20 February 2008

Sand Quarrying

Last week there was an interesting article entitled ‘Sand quarrying a cause for concern,’ in the Tiruvannamalai District section of The Hindu newspaper. I had no idea, until I read the article, that sand quarrying had such negative consequences. The newspaper article which was discussing sand quarrying at Kulthigal Village raised points that apply to similar quarrying occurring at Tiruvannamalai. The articles reads:

Photo of sand quarrying before the rains at Samudram

“A visit to the quarry revealed . . . several deep and large stagnant pools of water, nearly 15 feet to 20 feet deep, formed by the act of quarrying sand using excavators. While on the one hand, the deep pools of water pose hazards to those, especially youngsters who venture into the water, additionally, the huge pits that would remain after the drying or evaporation of the water during the summer would prevent water from reaching the irrigation tanks and other water bodies during rain by sucking the water. Besides, locals fear that the continuous and unchecked quarrying of sand, using excavators, would result in the depletion of sand wealth thereby undermining the retention of groundwater at a higher level.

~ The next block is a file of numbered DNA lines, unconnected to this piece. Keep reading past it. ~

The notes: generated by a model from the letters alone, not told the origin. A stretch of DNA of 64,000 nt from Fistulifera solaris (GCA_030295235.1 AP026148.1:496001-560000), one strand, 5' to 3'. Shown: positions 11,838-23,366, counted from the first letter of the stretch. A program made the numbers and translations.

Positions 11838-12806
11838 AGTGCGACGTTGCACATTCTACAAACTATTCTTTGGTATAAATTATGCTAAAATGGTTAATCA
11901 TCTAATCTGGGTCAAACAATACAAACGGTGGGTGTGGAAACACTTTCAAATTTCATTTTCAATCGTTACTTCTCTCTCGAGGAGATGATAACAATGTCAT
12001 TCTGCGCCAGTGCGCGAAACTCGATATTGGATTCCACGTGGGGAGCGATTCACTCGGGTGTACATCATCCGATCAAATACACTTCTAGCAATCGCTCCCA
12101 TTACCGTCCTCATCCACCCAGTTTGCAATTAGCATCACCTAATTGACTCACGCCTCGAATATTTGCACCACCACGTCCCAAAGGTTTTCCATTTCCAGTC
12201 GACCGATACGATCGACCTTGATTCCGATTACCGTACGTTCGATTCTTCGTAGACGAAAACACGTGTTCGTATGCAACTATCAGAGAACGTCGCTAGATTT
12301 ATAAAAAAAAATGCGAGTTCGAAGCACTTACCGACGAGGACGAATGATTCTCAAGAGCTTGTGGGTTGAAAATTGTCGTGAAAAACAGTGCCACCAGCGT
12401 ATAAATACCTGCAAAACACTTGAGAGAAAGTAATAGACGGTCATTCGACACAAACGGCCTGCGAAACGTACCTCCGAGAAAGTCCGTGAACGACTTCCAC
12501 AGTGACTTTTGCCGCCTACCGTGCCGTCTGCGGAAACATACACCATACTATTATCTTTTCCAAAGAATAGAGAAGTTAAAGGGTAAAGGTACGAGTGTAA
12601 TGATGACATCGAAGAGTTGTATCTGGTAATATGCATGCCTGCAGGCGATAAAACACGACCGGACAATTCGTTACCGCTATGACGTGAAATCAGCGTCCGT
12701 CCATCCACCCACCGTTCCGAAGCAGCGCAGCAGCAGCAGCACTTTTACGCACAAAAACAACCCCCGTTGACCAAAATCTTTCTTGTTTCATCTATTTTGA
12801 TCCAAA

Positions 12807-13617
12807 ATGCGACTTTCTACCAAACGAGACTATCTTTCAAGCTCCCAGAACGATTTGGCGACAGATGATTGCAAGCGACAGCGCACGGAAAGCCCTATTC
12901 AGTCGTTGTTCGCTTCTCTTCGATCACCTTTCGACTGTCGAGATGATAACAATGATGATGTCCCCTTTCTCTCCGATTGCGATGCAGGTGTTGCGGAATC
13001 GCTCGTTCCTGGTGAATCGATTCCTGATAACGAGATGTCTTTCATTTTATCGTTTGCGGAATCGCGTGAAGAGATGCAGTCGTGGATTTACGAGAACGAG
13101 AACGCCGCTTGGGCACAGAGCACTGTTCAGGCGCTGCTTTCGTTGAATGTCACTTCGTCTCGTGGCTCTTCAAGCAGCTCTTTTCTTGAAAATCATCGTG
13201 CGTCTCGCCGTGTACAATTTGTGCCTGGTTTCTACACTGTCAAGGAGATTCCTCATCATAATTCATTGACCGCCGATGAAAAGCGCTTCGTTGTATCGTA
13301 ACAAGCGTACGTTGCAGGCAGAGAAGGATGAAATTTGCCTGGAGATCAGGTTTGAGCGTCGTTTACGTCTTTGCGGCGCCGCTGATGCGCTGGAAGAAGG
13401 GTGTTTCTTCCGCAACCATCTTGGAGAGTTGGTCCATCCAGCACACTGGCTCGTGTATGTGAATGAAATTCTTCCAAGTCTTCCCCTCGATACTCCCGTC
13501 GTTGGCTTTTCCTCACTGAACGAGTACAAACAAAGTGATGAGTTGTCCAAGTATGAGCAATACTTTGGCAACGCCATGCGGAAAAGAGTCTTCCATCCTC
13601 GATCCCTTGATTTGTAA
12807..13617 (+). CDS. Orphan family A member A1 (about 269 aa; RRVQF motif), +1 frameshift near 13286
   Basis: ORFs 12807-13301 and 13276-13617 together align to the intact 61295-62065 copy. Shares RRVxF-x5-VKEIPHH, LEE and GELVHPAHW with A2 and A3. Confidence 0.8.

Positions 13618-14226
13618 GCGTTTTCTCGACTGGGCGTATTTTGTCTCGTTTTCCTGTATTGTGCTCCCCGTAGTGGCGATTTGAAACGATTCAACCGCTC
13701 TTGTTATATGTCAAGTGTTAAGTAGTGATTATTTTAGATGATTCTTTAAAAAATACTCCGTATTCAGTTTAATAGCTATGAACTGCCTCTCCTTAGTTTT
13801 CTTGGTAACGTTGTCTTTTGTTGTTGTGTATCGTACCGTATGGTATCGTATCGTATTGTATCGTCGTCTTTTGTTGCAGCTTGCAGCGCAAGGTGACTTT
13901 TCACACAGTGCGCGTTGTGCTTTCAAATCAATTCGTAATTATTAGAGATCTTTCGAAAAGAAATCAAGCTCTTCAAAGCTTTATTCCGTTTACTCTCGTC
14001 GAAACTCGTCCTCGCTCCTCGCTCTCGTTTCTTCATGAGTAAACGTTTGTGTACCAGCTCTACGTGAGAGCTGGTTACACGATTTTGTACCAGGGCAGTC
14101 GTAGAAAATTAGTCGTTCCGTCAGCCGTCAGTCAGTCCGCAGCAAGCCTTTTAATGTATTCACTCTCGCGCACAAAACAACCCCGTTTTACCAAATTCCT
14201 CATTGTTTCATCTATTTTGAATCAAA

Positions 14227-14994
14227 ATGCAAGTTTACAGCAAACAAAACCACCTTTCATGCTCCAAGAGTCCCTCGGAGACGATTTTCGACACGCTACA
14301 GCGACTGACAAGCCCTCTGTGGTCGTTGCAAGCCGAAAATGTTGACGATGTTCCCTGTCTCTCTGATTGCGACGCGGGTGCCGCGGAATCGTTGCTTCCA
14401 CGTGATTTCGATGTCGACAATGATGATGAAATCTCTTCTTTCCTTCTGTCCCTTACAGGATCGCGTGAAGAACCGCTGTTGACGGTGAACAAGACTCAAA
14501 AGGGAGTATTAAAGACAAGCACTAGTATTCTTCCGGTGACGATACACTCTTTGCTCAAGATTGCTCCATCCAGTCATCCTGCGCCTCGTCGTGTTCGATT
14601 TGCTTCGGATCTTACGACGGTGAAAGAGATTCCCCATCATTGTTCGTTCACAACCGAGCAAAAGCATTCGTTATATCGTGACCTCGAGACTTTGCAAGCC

Excavators at Samudram

. . . Government rules state that sand should be quarried only up to a depth of three feet. Besides which the use of excavators is also illegal . . . indiscriminate quarrying of sand, would not only deplete sand wealth but also result in the fast dwindling of the groundwater table.”

Samudram, Arunachala

The above photograph is of four of my dogs (there are two more). It certainly is an unpleasant thought that after the rains, somebody could be wading in ankle deep water and all of a sudden, 'Whoops,' falls into a ten foot hole!

1 comment:

Eileen said...

Yes it is a serious problem, one that is hard to regulate. :-(